The Magic of the Mountains: Why You Need Time-Out to Write Better
I’ve just returned from another blissful break in the Drakensberg mountains, Kwa-zulu Natal, South Africa, and the feeling of peace and stillness within gives me the tools and energy to continue with Book 4 without a tired brain and feelings of “I don’t feel like doing this” getting in the way. That’s fatigue talking, and to a writer fatigue – brain, body, and will – is never a good thing. Creativity disappears and the will to go looking for it, or the desire to try to conjure it up from that deep place within, is too much like hard work.
Taking a break, and not feeling guilty about doing so, is as vital to your writing processes and creation abilities than sitting for hours hitting the keys in a frenzy of trance-like passion, finding that wonderful, unexplainable flow that nothing can stop. Just like your body, your brain needs rest and to be surrounded by tranquillity in order to rejuvenate and remain connected to the Source of your creation magic.
After just finishing The Sword Bearer’s Awakening: Book 3 and seeing to the final checks before printing goes ahead has been exhausting, to which I’m sure many of you can attest. Being who I am, I wanted to continue immediately with Book 4 and keep the flow of the story moving rapidly ahead because the final book in the tetralogy, The Sword Bearer’s Ascension, is jam-packed with action and great emotion and culminates years (in the writer’s life and that of her characters’) of awesome adventure across time and space, thrills, tears (again, the writer’s and her characters’), loss, love, great joy and great sorrow, and I didn’t want to have a break because I was absolutely convinced that if I stopped then I’d lose touch with the story and my characters.
But I was wrong.
We packed up – my laptop was my top priority, naturally – and when we arrived in this glorious setting I was fully prepared to spend a couple of hours each day writing.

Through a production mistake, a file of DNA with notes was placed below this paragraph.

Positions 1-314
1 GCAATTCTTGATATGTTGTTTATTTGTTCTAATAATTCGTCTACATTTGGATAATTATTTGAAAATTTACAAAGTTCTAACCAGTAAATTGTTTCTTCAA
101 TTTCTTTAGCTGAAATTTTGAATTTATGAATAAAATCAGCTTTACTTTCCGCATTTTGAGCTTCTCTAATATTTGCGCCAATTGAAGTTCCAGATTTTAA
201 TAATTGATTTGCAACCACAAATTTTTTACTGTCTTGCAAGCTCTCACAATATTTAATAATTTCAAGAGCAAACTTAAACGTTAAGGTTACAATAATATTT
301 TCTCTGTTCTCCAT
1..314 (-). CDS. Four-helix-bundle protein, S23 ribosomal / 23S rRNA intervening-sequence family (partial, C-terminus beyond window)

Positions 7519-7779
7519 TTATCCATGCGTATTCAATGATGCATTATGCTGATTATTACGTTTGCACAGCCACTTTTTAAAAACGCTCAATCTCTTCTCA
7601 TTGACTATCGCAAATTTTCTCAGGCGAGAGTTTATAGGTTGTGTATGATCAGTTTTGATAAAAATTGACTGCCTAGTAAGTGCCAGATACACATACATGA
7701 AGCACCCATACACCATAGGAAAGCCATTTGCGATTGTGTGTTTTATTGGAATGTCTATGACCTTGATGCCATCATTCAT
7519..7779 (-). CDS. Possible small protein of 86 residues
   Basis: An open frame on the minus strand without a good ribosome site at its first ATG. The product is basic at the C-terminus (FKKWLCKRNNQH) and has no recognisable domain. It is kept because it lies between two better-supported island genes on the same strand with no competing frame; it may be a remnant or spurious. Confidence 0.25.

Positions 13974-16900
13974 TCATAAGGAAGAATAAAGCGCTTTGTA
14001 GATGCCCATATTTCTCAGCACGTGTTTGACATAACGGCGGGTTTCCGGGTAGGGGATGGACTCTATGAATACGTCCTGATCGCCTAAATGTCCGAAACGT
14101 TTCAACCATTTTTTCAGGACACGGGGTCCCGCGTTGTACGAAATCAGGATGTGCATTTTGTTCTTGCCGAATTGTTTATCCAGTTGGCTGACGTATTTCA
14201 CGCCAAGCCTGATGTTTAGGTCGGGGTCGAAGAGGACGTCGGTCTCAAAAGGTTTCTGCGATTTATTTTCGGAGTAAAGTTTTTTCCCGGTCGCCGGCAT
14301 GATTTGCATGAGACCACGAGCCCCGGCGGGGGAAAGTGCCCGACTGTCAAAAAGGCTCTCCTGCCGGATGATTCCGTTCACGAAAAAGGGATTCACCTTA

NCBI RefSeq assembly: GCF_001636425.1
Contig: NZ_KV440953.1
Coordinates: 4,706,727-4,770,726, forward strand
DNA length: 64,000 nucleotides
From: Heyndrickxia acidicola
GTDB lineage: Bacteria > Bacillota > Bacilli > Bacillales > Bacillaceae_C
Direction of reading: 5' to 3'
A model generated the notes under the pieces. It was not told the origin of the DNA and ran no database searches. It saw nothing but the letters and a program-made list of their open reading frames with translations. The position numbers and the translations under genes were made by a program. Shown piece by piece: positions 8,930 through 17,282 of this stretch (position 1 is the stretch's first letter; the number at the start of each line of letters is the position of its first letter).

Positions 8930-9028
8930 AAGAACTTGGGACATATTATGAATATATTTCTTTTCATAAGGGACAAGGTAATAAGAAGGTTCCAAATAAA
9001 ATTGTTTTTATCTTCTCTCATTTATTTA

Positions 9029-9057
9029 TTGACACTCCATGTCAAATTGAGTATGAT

But then a wonderful thing happened: nature took me over and the magic of the place infused me so completely that wonder replaced that constant urgency to get in front of my laptop. Instead, I allowed my surroundings to inspire me, and slowly, after giving in to the calm, I began to see different ways to make the final and most important book even more powerful and moving than the previous three. Instead of only seeing the one linear path I had decided to take, quite a few more options opened up. My mind began to play and enjoy the variations, tossing them about like a juggler would his colourful, hypnotic balls, and slowly I began to see the story and characters from many different angles and viewpoints, adjusting, rearranging, and approaching scenes from a fresher perspective rather than that single, linear train of thought I’d had before the holiday.
It was on the second day, after fighting hard to stay away from the laptop (gotta thank the hubby here for making me go on long walks), that this freshness of thought made me realised how stuck – visually and creatively – I’d truly been. The stunning views, the autumn smells, the birds, monkeys, buck, and even the feral cats wandering around the resort made me understand just how vital it is to find time to move away from my story, to escape the desperate clinginess (is that a word?) of my characters and, in fact, move away from the entire project to enable me see it so much better.
I urge you, dear writer, to find the time to distance yourself from your stories at least once a month and escape from your writing environment and from your current story, and fly away on the wings of nature, of tranquillity, of things that have nothing to do with writing, and once you are there to just breathe deeply, close your eyes, still your mind, and then, when you’ve achieved perfect peace, allow your story and characters to return, but view them, as it were, from afar so that you can be an observer and not a partaker for once, and perhaps genius and true revelation will find you!
I hope I inspired you to take it easy once in a while and not to fear letting go in order to find greater perspective and perhaps the answers to whatever has you stuck. Give your brain a break – it’ll thank you 🙂
What experiences have you had regarding this issue? Do you agree that having a break can only do your creative functions some good, or do you have to slog away, fiercely intense and inward-turned, until that first draft is done?
I love hearing your thoughts! Please share them with us.
Posted on May 11, 2013, in Believe in Your Writing Abilities, Tools to Help You Get Started, You are a Creator! Believe it! and tagged Art of Writing, Believe in Yourself, Creative writing, Imagination, Journey of self-discovery, peace, rejuvinate, The Sword Bearer's Ascension, The Sword Bearer's Awakening, The Sword Bearer's Journey, The Sword Bearers, tranqillity of the mind, Writing Exercises, Writing Tips. Bookmark the permalink. Leave a comment.